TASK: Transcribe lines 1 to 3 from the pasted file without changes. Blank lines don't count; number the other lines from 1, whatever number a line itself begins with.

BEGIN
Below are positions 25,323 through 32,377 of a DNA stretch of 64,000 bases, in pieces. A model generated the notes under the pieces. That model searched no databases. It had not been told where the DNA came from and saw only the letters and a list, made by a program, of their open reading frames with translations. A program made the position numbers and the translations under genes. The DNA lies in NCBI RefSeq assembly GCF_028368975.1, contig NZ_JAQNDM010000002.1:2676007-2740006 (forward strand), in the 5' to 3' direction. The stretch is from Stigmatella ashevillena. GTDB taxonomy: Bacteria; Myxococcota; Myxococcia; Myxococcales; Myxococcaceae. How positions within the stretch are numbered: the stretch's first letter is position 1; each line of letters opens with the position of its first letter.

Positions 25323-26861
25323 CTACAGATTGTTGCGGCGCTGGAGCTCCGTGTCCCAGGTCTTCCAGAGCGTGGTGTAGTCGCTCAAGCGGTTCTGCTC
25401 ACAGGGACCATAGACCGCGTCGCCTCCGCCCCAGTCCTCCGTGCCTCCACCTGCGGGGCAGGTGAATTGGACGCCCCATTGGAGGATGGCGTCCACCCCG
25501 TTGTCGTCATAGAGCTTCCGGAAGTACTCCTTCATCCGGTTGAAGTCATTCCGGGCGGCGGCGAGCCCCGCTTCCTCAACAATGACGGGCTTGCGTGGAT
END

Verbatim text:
Below are positions 25,323 through 32,377 of a DNA stretch of 64,000 bases, in pieces. A model generated the notes under the pieces. That model searched no databases. It had not been told where the DNA came from and saw only the letters and a list, made by a program, of their open reading frames with translations. A program made the position numbers and the translations under genes. The DNA lies in NCBI RefSeq assembly GCF_028368975.1, contig NZ_JAQNDM010000002.1:2676007-2740006 (forward strand), in the 5' to 3' direction. The stretch is from Stigmatella ashevillena. GTDB taxonomy: Bacteria; Myxococcota; Myxococcia; Myxococcales; Myxococcaceae. How positions within the stretch are numbered: the stretch's first letter is position 1; each line of letters opens with the position of its first letter.

Positions 25323-26861
25323 CTACAGATTGTTGCGGCGCTGGAGCTCCGTGTCCCAGGTCTTCCAGAGCGTGGTGTAGTCGCTCAAGCGGTTCTGCTC